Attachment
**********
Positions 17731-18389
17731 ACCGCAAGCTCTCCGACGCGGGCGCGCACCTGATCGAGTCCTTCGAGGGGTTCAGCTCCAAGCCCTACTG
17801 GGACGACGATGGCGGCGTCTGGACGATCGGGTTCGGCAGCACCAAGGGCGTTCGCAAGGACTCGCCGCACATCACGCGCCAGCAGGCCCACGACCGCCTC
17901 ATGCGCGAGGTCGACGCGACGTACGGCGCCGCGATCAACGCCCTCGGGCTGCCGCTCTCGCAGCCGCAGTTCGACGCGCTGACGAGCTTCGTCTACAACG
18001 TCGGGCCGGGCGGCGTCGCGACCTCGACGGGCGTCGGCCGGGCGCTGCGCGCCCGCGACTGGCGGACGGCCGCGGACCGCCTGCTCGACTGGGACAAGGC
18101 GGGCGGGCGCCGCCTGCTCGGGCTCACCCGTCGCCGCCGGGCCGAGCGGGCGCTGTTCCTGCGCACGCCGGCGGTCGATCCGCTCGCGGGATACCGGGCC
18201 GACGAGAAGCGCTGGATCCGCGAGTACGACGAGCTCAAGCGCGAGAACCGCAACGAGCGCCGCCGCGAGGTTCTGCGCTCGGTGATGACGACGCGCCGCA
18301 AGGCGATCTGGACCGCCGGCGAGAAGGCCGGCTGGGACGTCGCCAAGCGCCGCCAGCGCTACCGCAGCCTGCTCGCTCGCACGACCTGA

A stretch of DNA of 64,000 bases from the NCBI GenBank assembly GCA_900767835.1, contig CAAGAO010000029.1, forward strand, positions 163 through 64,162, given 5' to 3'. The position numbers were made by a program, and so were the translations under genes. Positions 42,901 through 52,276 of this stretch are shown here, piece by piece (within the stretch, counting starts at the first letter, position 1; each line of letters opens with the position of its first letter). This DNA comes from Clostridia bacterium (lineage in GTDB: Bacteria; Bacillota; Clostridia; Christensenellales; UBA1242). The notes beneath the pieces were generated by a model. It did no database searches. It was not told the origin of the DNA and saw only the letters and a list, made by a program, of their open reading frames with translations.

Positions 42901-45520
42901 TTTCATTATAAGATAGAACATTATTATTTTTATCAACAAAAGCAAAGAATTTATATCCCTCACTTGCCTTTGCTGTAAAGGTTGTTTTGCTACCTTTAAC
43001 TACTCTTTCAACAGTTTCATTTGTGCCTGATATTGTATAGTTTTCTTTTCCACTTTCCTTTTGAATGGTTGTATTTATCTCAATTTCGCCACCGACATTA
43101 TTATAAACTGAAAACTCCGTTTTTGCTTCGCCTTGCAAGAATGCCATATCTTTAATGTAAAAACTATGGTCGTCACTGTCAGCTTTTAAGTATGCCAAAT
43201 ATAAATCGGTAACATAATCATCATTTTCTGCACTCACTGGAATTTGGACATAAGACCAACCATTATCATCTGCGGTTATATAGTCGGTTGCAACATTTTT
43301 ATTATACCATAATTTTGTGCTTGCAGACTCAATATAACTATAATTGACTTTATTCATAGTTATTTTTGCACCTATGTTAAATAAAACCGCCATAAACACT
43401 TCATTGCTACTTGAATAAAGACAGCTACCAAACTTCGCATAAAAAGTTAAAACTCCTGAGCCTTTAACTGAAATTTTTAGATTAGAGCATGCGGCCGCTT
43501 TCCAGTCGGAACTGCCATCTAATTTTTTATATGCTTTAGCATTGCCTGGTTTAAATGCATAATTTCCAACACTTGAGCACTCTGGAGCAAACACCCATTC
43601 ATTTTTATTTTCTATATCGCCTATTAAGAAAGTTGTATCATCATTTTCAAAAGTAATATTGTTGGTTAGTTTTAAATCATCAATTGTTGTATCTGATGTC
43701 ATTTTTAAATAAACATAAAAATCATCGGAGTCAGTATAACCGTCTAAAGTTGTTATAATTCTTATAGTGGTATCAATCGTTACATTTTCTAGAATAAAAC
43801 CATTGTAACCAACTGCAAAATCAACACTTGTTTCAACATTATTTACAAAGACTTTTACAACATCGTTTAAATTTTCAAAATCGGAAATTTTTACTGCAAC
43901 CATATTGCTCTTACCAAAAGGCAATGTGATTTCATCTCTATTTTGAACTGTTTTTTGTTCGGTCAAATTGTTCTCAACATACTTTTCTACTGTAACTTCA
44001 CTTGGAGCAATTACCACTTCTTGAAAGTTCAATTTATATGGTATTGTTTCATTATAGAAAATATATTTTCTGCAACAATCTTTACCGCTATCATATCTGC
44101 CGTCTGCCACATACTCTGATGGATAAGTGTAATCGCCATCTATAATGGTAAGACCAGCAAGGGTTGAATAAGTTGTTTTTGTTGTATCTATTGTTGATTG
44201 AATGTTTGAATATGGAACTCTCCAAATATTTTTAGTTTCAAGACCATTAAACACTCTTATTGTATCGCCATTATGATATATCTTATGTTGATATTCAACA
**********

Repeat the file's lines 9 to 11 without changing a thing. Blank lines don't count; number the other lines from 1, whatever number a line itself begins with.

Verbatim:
A stretch of DNA of 64,000 bases from the NCBI GenBank assembly GCA_900767835.1, contig CAAGAO010000029.1, forward strand, positions 163 through 64,162, given 5' to 3'. The position numbers were made by a program, and so were the translations under genes. Positions 42,901 through 52,276 of this stretch are shown here, piece by piece (within the stretch, counting starts at the first letter, position 1; each line of letters opens with the position of its first letter). This DNA comes from Clostridia bacterium (lineage in GTDB: Bacteria; Bacillota; Clostridia; Christensenellales; UBA1242). The notes beneath the pieces were generated by a model. It did no database searches. It was not told the origin of the DNA and saw only the letters and a list, made by a program, of their open reading frames with translations.

Positions 42901-45520
42901 TTTCATTATAAGATAGAACATTATTATTTTTATCAACAAAAGCAAAGAATTTATATCCCTCACTTGCCTTTGCTGTAAAGGTTGTTTTGCTACCTTTAAC